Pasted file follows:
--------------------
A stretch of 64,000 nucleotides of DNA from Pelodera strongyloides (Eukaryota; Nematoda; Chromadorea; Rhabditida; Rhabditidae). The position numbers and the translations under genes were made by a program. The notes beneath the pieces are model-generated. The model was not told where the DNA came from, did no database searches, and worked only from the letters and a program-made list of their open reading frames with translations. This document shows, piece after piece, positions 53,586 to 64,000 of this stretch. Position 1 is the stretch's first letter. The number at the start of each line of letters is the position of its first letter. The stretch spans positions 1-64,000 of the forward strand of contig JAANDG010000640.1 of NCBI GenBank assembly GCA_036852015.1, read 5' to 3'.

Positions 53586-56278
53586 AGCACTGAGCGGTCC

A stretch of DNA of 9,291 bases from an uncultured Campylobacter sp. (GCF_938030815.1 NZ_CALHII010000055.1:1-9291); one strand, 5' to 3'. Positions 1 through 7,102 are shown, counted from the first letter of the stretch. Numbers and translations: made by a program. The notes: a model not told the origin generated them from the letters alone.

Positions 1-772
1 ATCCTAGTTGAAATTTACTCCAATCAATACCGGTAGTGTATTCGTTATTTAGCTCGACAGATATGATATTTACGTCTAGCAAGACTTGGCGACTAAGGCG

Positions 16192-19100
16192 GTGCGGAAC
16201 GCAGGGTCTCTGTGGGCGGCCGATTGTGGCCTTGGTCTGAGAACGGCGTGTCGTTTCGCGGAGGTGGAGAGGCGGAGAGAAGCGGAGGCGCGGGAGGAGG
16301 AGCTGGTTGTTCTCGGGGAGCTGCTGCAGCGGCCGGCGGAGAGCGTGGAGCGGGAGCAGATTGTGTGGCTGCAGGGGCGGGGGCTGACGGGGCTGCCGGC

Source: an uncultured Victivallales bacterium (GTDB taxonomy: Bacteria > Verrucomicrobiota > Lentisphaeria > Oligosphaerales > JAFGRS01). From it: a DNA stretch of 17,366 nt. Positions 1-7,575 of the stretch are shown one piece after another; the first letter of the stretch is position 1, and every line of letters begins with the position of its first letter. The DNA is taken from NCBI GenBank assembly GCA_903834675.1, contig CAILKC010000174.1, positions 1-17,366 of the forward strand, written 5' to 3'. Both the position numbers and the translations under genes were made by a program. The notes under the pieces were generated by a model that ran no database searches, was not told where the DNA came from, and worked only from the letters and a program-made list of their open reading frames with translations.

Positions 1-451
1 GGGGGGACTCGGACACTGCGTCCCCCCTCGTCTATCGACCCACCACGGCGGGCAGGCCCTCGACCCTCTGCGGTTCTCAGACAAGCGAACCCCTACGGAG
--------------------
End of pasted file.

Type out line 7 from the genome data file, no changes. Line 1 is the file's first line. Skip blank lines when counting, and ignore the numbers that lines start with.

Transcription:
Positions 16192-19100